National Veterans Awareness Week
By U.S. Senator Chuck Hagel
America's veterans are America's heroes. In order to help educate young people about the bravery of veterans and the heroic contributions they have made to our country, I cosponsored a resolution designating this week as National Veterans Awareness Week. It is essential that America's future leaders understand the history of war and the sacrifices and contributions veterans have made to future generations. All veterans, from those of World War II through today's wars in Afghanistan and Iraq, play a critical role in educating us about duty, sacrifice and bravery.
There is much to learn about America's veterans. The Veterans History Project at the Library of Congress continues to be an important resource that contributes to our collective understanding of war. The Veterans History Project is dedicated to preserving the experiences of America's veterans by recording the oral histories of living veterans. The interviews are archived and become a permanent record of the courage and sacrifices of thousands of veterans. In August, an interview session was held for local veterans as a part of the Nebraska Elks Fall Conference in Grand Island. Twenty-five Nebraska veterans were interviewed and their stories from war are now a permanent part of history. You can find their stories and other's at http://www.loc.gov/vets/.
As the United States continues to face the challenges of our time, more veterans from Operations Enduring Freedom and Iraqi Freedom are returning home to their families and communities. Since 2001, over 7,000 active duty, guard, and reserve troops from Nebraska have served in Afghanistan and Iraq. This new generation of veterans returning home impacts the fabric of our society as much as the generations of veterans before them.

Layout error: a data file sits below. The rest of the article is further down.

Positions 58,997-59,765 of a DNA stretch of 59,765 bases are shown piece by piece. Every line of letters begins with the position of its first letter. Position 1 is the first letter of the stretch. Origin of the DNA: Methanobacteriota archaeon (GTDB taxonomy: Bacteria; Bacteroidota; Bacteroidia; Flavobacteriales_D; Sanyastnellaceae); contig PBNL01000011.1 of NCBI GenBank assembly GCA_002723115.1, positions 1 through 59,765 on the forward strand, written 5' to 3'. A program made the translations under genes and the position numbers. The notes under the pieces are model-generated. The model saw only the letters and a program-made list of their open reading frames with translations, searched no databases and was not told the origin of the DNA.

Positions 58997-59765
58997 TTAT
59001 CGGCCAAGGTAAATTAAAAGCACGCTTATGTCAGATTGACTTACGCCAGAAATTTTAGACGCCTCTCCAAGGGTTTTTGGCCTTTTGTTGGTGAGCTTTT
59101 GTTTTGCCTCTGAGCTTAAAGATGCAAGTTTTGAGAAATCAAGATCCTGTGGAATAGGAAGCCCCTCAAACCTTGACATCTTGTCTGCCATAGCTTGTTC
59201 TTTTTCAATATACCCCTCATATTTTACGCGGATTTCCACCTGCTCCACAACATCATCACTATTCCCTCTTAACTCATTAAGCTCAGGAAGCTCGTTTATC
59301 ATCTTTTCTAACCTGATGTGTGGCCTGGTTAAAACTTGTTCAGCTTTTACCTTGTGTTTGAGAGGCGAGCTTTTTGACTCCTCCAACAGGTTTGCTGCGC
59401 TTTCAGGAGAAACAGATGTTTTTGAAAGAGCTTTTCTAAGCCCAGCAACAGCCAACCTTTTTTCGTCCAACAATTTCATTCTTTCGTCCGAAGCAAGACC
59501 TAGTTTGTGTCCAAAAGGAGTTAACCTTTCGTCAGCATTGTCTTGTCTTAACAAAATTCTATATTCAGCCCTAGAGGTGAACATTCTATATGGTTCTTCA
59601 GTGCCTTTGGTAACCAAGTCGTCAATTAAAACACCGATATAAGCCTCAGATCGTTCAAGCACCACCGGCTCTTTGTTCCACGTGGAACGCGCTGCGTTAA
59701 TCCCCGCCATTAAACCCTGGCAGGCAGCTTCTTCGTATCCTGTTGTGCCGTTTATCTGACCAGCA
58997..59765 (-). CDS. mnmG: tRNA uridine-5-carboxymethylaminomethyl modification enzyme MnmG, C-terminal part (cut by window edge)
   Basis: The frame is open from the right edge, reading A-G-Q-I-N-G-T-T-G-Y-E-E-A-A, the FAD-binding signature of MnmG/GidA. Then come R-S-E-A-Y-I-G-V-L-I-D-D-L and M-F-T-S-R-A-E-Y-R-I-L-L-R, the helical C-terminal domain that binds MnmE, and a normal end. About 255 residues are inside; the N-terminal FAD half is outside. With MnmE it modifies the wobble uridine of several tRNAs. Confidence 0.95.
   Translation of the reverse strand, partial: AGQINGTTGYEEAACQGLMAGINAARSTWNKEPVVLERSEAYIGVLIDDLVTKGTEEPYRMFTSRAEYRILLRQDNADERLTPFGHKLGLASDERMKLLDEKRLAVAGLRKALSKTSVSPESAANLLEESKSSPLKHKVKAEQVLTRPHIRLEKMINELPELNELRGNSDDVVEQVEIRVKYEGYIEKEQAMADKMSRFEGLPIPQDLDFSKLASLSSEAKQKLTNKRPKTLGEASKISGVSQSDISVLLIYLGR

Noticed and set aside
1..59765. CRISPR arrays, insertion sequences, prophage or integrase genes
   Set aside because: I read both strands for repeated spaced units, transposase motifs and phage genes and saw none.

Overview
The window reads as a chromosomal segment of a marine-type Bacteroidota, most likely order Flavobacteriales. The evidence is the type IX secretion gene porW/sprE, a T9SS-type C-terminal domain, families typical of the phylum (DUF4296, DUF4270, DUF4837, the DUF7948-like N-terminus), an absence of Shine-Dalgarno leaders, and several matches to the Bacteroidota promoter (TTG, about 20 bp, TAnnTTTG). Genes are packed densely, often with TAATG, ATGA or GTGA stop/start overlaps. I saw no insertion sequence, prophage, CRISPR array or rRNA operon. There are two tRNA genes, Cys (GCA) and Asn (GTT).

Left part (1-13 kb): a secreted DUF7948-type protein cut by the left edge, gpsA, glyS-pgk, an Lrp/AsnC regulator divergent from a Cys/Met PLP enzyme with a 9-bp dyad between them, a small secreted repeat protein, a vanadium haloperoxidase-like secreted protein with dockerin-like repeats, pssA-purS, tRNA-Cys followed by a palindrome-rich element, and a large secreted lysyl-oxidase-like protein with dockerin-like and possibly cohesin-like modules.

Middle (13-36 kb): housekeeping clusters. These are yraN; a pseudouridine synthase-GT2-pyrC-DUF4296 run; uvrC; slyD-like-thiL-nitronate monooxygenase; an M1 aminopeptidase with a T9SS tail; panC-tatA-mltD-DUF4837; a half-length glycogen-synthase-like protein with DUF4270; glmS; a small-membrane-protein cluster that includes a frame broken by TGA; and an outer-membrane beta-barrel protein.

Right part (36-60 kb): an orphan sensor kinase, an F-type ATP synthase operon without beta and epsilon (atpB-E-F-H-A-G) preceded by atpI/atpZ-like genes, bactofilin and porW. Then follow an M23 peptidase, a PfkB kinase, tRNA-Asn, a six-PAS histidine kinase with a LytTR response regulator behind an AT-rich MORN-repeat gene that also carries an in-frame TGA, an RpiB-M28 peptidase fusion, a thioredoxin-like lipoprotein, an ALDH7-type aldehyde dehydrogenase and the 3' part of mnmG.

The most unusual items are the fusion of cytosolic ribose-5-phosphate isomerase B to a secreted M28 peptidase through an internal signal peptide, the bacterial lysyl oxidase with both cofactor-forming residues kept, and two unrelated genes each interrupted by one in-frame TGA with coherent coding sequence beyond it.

Our newest veterans have a unique opportunity to develop personal connections with their communities and can help frame the large issues of war and peace and important issues close to members of the Armed Forces and their families. Veterans understand that war is complicated and has consequences. It is important to understand that the contributions and sacrifices of the men and women who served in the Armed Forces have been vital to maintaining the freedoms and way of life enjoyed by all Americans.
There are veterans who are not able to share their stories or experiences this Veterans Day. To date, 26 service men and women with Nebraska ties have died in the Iraq war. Nebraska most recently lost Army Specialist Darren Howe of Beatrice, Army Staff Sgt. Jason Fegler of Banner County and Army Captain Joel Cahill of Omaha. These soldiers are examples of bravery and unconditional sacrifice that we recognize, remember and reflect upon during National Veterans Awareness Week and every day.
I look forward to celebrating America's heroes this week during Veterans Day ceremonies in Grand Island, Kimball and Hershey. America's veterans remind us that there is more to honoring veterans than parades and celebrations. National Veterans Awareness Week and Veterans Day are opportunities to thank our veterans for their sacrifice on behalf of a grateful nation.